Jack Nitzsche: The Lonely Surfer

Solo debut of legendary pop arranger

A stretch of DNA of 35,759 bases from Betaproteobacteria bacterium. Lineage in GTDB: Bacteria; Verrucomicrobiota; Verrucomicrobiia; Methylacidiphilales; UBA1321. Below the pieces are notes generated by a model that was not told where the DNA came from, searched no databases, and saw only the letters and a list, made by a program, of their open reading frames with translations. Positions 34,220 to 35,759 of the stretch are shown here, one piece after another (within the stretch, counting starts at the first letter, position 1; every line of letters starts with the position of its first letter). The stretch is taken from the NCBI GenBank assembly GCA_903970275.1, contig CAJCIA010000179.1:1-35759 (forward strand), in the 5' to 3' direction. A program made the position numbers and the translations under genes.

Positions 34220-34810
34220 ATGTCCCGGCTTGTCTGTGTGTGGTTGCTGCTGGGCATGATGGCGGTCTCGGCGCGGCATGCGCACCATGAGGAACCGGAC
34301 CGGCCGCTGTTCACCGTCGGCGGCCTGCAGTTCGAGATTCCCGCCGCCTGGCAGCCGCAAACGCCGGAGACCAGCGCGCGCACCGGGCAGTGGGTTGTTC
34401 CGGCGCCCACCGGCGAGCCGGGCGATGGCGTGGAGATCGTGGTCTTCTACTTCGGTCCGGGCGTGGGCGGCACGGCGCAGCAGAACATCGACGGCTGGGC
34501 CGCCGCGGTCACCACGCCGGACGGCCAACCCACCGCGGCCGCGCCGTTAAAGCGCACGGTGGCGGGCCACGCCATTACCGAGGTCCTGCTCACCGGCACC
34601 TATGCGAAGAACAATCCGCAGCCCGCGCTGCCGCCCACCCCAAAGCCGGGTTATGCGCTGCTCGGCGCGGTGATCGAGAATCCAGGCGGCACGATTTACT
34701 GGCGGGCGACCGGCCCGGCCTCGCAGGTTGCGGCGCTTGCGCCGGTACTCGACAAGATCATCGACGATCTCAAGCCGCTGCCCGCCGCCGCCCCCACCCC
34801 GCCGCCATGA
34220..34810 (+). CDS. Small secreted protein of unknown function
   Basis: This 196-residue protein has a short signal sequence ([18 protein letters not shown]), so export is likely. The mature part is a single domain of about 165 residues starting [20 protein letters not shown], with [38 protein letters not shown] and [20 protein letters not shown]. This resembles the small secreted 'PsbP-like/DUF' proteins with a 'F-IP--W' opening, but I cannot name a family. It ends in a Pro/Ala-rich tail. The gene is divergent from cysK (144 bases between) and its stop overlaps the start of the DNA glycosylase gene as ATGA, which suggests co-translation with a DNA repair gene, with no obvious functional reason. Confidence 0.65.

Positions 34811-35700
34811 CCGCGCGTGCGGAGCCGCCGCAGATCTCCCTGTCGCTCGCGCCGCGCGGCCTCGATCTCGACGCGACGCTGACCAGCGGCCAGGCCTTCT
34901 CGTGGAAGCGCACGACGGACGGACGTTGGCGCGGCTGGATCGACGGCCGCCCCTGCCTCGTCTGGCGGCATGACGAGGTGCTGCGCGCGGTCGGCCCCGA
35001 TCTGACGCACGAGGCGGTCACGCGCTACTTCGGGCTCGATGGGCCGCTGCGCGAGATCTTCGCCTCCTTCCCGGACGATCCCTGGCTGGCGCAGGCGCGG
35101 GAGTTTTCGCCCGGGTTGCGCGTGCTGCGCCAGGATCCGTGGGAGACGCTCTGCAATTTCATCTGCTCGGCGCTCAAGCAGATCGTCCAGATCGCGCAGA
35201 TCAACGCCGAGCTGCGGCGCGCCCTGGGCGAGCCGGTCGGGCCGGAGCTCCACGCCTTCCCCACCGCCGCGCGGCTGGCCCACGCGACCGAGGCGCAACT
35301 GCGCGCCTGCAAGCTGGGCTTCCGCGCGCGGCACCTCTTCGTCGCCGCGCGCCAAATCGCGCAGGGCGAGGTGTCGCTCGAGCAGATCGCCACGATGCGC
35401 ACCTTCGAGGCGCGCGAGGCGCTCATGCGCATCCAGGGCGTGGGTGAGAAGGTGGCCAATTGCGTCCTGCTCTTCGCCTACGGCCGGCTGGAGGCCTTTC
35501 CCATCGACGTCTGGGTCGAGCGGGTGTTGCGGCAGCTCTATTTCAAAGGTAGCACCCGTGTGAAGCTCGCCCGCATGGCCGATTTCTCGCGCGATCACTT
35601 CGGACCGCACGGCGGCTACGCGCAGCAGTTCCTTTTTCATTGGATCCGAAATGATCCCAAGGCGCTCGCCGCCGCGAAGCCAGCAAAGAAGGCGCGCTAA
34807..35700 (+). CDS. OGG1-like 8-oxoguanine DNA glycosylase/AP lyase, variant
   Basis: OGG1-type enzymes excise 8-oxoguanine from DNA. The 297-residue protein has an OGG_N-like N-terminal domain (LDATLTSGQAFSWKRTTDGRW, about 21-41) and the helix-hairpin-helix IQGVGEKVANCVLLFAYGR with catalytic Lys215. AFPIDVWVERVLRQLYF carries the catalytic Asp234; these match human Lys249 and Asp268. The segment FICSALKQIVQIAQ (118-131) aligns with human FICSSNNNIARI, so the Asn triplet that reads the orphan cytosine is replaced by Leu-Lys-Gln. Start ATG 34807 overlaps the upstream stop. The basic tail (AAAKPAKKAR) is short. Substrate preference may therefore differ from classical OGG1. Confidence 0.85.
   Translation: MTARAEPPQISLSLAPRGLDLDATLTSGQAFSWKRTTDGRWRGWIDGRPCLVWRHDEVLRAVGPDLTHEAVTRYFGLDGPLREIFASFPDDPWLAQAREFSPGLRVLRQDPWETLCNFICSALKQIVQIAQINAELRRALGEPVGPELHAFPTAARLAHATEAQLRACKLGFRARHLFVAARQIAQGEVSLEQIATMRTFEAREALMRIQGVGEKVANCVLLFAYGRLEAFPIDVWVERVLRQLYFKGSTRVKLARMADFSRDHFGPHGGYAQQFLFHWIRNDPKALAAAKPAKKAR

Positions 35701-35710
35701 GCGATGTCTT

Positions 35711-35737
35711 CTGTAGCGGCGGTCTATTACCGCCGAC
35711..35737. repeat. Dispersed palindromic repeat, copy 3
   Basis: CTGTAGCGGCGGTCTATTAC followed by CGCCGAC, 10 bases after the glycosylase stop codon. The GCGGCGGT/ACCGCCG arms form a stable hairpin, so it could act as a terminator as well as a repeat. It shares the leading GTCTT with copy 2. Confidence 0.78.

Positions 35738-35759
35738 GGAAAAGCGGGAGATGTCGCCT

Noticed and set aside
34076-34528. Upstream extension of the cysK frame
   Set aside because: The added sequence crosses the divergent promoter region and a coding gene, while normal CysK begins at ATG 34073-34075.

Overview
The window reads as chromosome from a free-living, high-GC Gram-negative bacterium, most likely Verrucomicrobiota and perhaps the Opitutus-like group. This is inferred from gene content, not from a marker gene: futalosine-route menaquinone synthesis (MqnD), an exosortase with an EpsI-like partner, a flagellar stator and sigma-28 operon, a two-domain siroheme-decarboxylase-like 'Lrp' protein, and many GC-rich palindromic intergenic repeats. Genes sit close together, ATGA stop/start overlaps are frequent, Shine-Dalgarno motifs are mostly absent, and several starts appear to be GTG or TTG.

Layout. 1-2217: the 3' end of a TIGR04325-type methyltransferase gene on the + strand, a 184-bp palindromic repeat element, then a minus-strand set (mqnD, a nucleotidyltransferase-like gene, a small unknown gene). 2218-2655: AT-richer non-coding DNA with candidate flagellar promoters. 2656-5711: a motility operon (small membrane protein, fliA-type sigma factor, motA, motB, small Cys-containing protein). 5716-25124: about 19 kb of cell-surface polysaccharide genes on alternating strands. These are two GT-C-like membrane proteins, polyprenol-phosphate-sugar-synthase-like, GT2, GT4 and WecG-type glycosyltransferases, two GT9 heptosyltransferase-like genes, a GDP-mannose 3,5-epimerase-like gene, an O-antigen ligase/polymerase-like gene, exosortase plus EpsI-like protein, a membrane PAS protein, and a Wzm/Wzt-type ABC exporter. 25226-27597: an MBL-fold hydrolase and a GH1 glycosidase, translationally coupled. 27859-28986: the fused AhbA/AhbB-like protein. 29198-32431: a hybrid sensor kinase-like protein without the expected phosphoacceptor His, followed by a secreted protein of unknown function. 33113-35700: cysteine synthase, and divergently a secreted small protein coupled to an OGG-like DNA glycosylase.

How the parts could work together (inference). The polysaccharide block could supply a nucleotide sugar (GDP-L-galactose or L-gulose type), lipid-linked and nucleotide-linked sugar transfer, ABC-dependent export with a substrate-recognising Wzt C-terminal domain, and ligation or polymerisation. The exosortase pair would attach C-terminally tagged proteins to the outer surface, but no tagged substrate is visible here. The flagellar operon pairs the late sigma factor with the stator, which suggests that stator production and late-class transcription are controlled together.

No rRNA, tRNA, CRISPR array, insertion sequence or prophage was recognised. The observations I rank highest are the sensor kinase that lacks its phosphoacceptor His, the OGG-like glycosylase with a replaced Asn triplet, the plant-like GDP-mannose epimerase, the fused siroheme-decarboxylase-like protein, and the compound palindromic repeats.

Producer, arranger, soundtrack composer and songwriter Jack Nitzsche had only brief chart fame under his own name, with the title track of this album having reached #39 on the singles chart in 1963. But it was under the names of the Crystals, Ronettes, Ike & Tina Turner, the Rolling Stones and dozens of others that his memorable arrangements, orchestrations, and in the case of the Seachers’ “Needles and Pins,” songs, had their most significant impact on the pop market. For his full album follow-up to the fluke hit single, Nitzsche penned a handful of original tunes and charted new orchestrations for pop standards and movie themes, including a swinging run at Elmer Bernstein’s theme from “The Magnificent Seven” and a dramatic rendering of “More,” the theme from Mondo Cane. He borrows his own hook from “Needles and Pins” for the Mexicali-tinged “Puerto Vallarta,” and the string line of “Theme for a Broken Heart” seems to be drawn from Jagger & Richards’ “Blue Turns to Grey.” There’s plenty of low twanging baritone guitar and tympani throughout, demonstrating Nitzsche’s mastery of weaving together pop and orchestral elements. Apart from the title track, a cover of Lee Hazlewood’s “Baja” (which was a contemporaneous hit for the Astronauts), and the bass-twanging “Beyond the Surf,” there’s nothing here that really even feints towards surf music. The album closes with a morose arrangement of “Da Doo Ron Ron” so deeply at odds with the joy of the Crystals’ hit single as to be virtually unrecognizable. This is a pleasant album of orchestral pop, but other than the title track, not nearly as memorable as Nitzsche’s arrangements for Spector and others. [©2011 hyperbolium dot com]

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